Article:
SCENARIO: In an attempt to escape from a mysterious, armed assailant which turns out to be a human-hunting alien, Alan “Dutch” Schaefer (Arnold Schwarzenegger) covers himself in mud to avoid detection. If you’re being stalked by a predator—extraterrestrial or otherwise—is mud an acceptable camouflage?
THE EXPERT SAYS: “I’ve done that myself,” says Nester—though as the predator, not the prey. “When I was younger, we used to cover ourselves with mud and lay on the trail and try to sneak up on deer.” As an added bonus, mud can repel bugs if you apply it thickly enough. Though Predator is obviously fiction, Dutch’s various improvised techniques and makeshift weapons are consistent with his background as a Green Beret; using improvisation to overcome an unknown situation “is certainly something those guys know how to do.”
SCENARIO: After being shot, Vietnam vet and all-around badass John Rambo (Sylvester Stallone) heats up a metal rod and uses it to cauterize the wound. If you’ve been shot in the field and you don’t have access to medical supplies, should you use the same technique?
THE EXPERT SAYS: “That’s Hollywood, for sure,” says Nester. Anyone who attempts to cauterize a wound like Rambo is just sealing in a possible infection. You’d be better off if you clean it, thoroughly irrigate it with water, and cover it while you find a way to get out of the situation and into a hospital. But you’d better do it fast. After 24 hours, any untreated wound stands the risk of becoming a serious problem—or, at the very least, a “cool tattoo.”
SCENARIO: When Indiana Jones (Harrison Ford) is thrown by his enemies into a pit filled with snakes, he uses a torch to scare them off. If you’re being attacked by poisonous serpents, will fire frighten them away?
THE EXPERT SAYS: “With that many snakes, I think he’d be screwed,” says Nester. At best, Indy’s torch technique is a coin toss: “The heat might draw the snakes in, though it could repel them if they’re too close.” But given the circumstances, it was also his last option—so if you’re somehow unlucky enough to fall into a comparable situation, it’s worth a shot.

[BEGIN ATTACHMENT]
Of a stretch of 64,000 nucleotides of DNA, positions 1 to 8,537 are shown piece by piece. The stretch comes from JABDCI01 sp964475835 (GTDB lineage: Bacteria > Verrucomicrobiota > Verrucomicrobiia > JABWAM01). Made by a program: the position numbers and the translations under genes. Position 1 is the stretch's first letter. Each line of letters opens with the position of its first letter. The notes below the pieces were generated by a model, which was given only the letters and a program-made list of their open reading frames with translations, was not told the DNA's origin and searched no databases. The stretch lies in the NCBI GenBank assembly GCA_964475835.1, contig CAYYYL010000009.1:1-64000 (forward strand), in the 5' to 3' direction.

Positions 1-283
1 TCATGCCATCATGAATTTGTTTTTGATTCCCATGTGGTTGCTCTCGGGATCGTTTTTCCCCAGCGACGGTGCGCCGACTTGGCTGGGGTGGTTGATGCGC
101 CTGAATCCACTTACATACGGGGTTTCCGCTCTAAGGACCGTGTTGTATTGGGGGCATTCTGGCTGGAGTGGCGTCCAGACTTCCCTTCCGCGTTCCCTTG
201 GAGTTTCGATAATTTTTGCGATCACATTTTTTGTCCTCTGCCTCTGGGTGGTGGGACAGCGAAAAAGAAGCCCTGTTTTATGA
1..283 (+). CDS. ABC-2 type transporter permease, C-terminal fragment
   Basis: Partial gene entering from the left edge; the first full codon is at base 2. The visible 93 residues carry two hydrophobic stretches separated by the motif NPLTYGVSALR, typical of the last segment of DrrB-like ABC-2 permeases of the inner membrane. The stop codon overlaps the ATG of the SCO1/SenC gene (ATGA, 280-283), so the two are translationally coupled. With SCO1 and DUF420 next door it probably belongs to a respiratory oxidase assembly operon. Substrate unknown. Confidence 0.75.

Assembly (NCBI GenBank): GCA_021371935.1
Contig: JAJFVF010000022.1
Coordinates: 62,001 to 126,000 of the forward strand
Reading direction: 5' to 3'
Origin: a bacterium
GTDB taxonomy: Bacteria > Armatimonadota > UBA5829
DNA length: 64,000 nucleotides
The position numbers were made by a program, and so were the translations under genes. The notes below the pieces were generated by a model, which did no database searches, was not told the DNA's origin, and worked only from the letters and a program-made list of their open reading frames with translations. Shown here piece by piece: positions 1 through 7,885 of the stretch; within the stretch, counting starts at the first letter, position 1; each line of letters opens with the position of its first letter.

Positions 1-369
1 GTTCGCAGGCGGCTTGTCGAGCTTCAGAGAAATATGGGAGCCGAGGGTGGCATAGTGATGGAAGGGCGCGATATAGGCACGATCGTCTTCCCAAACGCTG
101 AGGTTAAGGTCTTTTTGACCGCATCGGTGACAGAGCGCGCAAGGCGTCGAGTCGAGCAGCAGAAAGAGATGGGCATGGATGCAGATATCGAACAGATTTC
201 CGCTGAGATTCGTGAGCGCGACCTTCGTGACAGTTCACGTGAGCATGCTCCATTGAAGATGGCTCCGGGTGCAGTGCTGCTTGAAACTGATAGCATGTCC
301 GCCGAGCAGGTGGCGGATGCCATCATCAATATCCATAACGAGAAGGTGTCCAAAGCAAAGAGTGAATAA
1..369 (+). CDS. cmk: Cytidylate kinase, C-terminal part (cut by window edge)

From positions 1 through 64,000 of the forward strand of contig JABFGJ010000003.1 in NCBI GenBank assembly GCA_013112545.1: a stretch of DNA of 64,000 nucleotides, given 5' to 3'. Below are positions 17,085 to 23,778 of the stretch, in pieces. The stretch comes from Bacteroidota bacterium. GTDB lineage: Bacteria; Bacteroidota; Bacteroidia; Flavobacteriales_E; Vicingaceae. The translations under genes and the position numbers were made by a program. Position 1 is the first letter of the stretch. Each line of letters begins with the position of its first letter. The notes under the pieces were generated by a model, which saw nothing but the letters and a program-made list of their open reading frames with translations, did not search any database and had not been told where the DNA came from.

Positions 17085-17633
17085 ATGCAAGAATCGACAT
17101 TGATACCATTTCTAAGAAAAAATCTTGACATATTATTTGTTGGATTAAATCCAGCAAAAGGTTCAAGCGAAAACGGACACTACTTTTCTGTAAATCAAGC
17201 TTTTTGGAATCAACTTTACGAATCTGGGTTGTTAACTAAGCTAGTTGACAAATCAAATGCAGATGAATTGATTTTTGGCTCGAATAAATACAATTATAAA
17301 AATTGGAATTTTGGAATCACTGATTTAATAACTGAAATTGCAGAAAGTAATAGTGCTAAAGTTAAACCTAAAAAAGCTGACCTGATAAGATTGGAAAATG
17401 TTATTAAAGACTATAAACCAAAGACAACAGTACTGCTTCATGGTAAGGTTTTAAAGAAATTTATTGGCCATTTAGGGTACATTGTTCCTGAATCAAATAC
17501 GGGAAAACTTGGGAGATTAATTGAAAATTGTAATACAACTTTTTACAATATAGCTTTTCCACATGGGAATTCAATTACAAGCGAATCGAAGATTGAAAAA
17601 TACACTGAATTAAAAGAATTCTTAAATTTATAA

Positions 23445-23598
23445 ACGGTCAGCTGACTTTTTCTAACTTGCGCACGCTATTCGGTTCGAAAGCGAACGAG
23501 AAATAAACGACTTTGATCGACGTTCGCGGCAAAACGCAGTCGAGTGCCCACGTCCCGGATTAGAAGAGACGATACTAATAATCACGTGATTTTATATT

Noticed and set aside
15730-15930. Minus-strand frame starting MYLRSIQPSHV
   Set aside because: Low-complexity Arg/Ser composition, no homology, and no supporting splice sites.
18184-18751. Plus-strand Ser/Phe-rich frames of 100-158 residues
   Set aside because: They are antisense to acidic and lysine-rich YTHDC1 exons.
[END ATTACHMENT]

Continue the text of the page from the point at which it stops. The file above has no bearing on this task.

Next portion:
SCENARIO: When Han Solo (Harrison Ford) finds Luke Skywalker (Mark Hamill) freezing to death on the ice planet Hoth, he cuts open the belly of his dead Tauntaun—a furry bipedal creature that’s used as a mount by explorers of the planet’s icy wasteland—and shoves Luke inside, keeping him warm for the night. Would a non-Jedi in a comparable situation be able to survive?
THE EXPERT SAYS: The “stay warm in an animal carcass” technique is surprisingly effective—and more common than you might think. “If you look at Germany, Poland, or Russia 100 years ago, there will be stuff like that that shows up,” says Nester. There are many historical cases of soldiers who, stranded in the snow, “cut open their horses and stuffed their buddies inside for the night.” Though it won’t keep them alive forever, it’s a good last-ditch effort if you know help isn't far away.
There are few things Hollywood loves more than a good survival scene. Humanity's clash against nature has led to some of the most memorable movie moments—and biggest box-office grosses—of all time. (Think Predator or Cast Away.) But that doesn’t mean that Hollywood always offers good survival advice; in fact, it’s generally the opposite. Trying to follow the example of Sylvester Stallone or Alec Baldwin could get you killed.
Would fire scare a snake away? Could two untrained men kill a 1,800-pound bear? Could a Port-A-Potty be turned into a sail? To fact-check these questions, and seven more of Hollywood’s most dubious claims, I reached out to Tony Nester, a survival expert who has instructed actors like Emile Hirsch (Into the Wild) and Josh Brolin (Jonah Hex) on a wide range of bushcraft techniques, to get the lowdown on what would work and what wouldn't.